Sweat Sensors Will Change How Wearables Track Your Health

Your sweat may bring medical diagnostics to Fitbits and Fuelbands

12 min read
Sweat Sensors Will Change How Wearables Track Your Health
Photo: Getty Images

Sweat, ick. It betrays our nervousness, leaves unsightly blotches on our clothes, drips down our faces, and makes us stink. Sure, it cools us when we overheat, but most of the time we think of it purely as an inconvenience.

We may soon, however, learn to like our sweat a lot more—or at least what it can reveal about our health. We’d certainly prefer giving a doctor a little sweat to being punctured for a blood test—or even providing a urine sample—as long as we didn’t have to run a mile or sit in a sauna to do it. And if sweat could provide constant updates about our bodies’ reactions to a medication, or track head trauma in athletes, we might just start to appreciate it.

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Before Ships Used GPS, There was the Fresnel Lens

This bright idea revolutionized lighthouses and saved lives

3 min read
 A Fresnel lens at the Seguin Island Light Station in Maine.

The Fresnel lens used in the Seguin Island Light Station in Georgetown, Maine.

Edwin Remsberg/AP

Ships today use satellite-based radio navigation, GPS, and other tools to prevent accidents. But back at the beginning of the 19th century, lighthouses guided ships away from rocky shores using an oil lamp placed between a concave mirror and a glass lens to produce a beam of light.

The mirrors were not very effective, though, and the lenses were murky. The light was difficult to see from a distance on a clear night, let alone in heavy fog or a storm.

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Researchers Develop Smaller Photonic Topological Insulator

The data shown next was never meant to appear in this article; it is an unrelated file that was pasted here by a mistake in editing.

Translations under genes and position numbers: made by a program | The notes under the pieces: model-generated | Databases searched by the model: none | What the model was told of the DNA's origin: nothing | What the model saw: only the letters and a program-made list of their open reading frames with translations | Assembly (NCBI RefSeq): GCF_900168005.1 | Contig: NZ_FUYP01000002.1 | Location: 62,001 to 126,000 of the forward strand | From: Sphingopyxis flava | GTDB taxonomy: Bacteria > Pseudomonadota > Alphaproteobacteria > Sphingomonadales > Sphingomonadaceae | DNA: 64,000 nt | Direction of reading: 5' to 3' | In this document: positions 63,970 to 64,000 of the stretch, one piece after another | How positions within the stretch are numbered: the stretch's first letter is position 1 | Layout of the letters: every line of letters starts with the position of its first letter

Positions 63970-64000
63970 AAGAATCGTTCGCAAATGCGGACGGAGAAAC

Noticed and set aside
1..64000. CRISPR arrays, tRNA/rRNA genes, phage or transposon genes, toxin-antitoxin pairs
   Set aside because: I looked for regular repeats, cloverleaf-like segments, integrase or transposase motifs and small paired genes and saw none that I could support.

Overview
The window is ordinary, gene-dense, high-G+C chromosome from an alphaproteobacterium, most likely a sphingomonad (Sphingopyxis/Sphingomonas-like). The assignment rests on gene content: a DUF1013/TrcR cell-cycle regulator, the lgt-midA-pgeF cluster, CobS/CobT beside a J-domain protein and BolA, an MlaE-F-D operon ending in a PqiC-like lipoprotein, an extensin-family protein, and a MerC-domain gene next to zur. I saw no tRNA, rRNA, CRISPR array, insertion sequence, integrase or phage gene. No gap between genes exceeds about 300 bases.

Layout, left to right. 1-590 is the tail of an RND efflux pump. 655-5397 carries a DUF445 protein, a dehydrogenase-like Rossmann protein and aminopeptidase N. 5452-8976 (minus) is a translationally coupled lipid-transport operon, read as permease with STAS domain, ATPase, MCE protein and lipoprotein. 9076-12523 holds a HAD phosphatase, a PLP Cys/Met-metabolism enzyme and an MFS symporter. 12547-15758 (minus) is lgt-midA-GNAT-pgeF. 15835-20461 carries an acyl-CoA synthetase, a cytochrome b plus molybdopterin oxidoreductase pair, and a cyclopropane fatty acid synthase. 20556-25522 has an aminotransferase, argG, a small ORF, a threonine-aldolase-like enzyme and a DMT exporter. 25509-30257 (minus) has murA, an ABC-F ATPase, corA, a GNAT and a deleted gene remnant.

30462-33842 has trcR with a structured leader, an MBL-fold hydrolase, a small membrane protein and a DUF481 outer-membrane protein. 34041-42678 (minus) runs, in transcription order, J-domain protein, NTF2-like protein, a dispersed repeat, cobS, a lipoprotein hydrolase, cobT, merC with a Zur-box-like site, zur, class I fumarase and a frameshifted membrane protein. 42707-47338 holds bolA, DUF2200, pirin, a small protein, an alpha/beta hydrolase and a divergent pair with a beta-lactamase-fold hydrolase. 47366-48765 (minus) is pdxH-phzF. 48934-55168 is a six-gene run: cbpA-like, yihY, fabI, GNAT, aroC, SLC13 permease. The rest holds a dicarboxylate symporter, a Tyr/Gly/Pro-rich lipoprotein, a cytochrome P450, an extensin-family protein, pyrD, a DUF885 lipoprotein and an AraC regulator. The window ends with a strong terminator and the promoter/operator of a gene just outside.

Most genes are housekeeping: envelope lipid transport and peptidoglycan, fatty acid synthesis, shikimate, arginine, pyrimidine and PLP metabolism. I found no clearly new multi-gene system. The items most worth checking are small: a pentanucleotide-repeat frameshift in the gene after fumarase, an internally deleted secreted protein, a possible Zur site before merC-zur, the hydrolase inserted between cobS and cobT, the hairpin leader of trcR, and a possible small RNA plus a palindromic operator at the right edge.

A novel device covers a wider range of frequencies and could boost 5G, radar, and quantum computers

3 min read
Illustration shows a gold surface marked to show non-overlapping clock generator 12.5% duty cycle clocks and to the left 2GHz cock input. Rising from 4 sections each containing 4 triangles are 12 cylinders .

Conceptual diagram of the Floquet TI implemented in a 45 nm silicon-on-insulator CMOS process.

CUNY/Nature Electronics

Novel devices known as photonic topological electromagnetic circuits may one day support 5G wireless broadband networks and advanced radar systems, a new study finds.

Topology is the branch of mathematics that explores what features of shapes may survive deformation. For instance, an object shaped like a doughnut can be deformed into the shape of a mug, so that the doughnut’s hole forms the hole in the cup’s handle. However, the object couldn’t lose its hole without changing into a fundamentally different shape.

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Modeling Microfluidic Organ-on-a-Chip Devices

Register for this webinar to enhance your modeling and design processes for microfluidic organ-on-a-chip devices using COMSOL Multiphysics

1 min read
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Comsol

If you want to enhance your modeling and design processes for microfluidic organ-on-a-chip devices, tune into this webinar.

You will learn methods for simulating the performance and behavior of microfluidic organ-on-a-chip devices and microphysiological systems in COMSOL Multiphysics. Additionally, you will see how to couple multiple physical effects in your model, including chemical transport, particle tracing, and fluid–structure interaction. You will also learn how to distill simulation output to find key design parameters and obtain a high-level description of system performance and behavior.

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